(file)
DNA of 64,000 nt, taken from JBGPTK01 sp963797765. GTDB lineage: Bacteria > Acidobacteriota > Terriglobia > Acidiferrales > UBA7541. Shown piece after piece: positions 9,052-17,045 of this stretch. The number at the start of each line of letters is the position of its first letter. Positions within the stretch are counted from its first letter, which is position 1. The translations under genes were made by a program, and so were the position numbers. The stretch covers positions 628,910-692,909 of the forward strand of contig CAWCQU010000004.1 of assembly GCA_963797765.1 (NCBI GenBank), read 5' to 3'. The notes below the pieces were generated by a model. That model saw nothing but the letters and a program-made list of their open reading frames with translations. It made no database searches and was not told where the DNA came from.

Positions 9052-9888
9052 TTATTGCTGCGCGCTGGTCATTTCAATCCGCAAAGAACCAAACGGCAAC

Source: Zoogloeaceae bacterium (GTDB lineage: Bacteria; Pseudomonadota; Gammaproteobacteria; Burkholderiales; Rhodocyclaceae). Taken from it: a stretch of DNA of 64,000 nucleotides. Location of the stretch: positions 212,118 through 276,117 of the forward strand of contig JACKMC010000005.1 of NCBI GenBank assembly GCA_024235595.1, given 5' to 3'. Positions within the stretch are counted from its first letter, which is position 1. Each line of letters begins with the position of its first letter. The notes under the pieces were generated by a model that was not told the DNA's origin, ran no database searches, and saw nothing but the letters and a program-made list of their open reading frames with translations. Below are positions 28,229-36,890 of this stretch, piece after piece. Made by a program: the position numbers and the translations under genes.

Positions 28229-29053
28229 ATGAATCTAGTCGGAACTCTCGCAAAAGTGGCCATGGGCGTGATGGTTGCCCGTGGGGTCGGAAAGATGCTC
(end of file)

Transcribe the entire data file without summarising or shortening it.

DNA of 64,000 nt, taken from JBGPTK01 sp963797765. GTDB lineage: Bacteria > Acidobacteriota > Terriglobia > Acidiferrales > UBA7541. Shown piece after piece: positions 9,052-17,045 of this stretch. The number at the start of each line of letters is the position of its first letter. Positions within the stretch are counted from its first letter, which is position 1. The translations under genes were made by a program, and so were the position numbers. The stretch covers positions 628,910-692,909 of the forward strand of contig CAWCQU010000004.1 of assembly GCA_963797765.1 (NCBI GenBank), read 5' to 3'. The notes below the pieces were generated by a model. That model saw nothing but the letters and a program-made list of their open reading frames with translations. It made no database searches and was not told where the DNA came from.

Positions 9052-9888
9052 TTATTGCTGCGCGCTGGTCATTTCAATCCGCAAAGAACCAAACGGCAAC

Source: Zoogloeaceae bacterium (GTDB lineage: Bacteria; Pseudomonadota; Gammaproteobacteria; Burkholderiales; Rhodocyclaceae). Taken from it: a stretch of DNA of 64,000 nucleotides. Location of the stretch: positions 212,118 through 276,117 of the forward strand of contig JACKMC010000005.1 of NCBI GenBank assembly GCA_024235595.1, given 5' to 3'. Positions within the stretch are counted from its first letter, which is position 1. Each line of letters begins with the position of its first letter. The notes under the pieces were generated by a model that was not told the DNA's origin, ran no database searches, and saw nothing but the letters and a program-made list of their open reading frames with translations. Below are positions 28,229-36,890 of this stretch, piece after piece. Made by a program: the position numbers and the translations under genes.

Positions 28229-29053
28229 ATGAATCTAGTCGGAACTCTCGCAAAAGTGGCCATGGGCGTGATGGTTGCCCGTGGGGTCGGAAAGATGCTC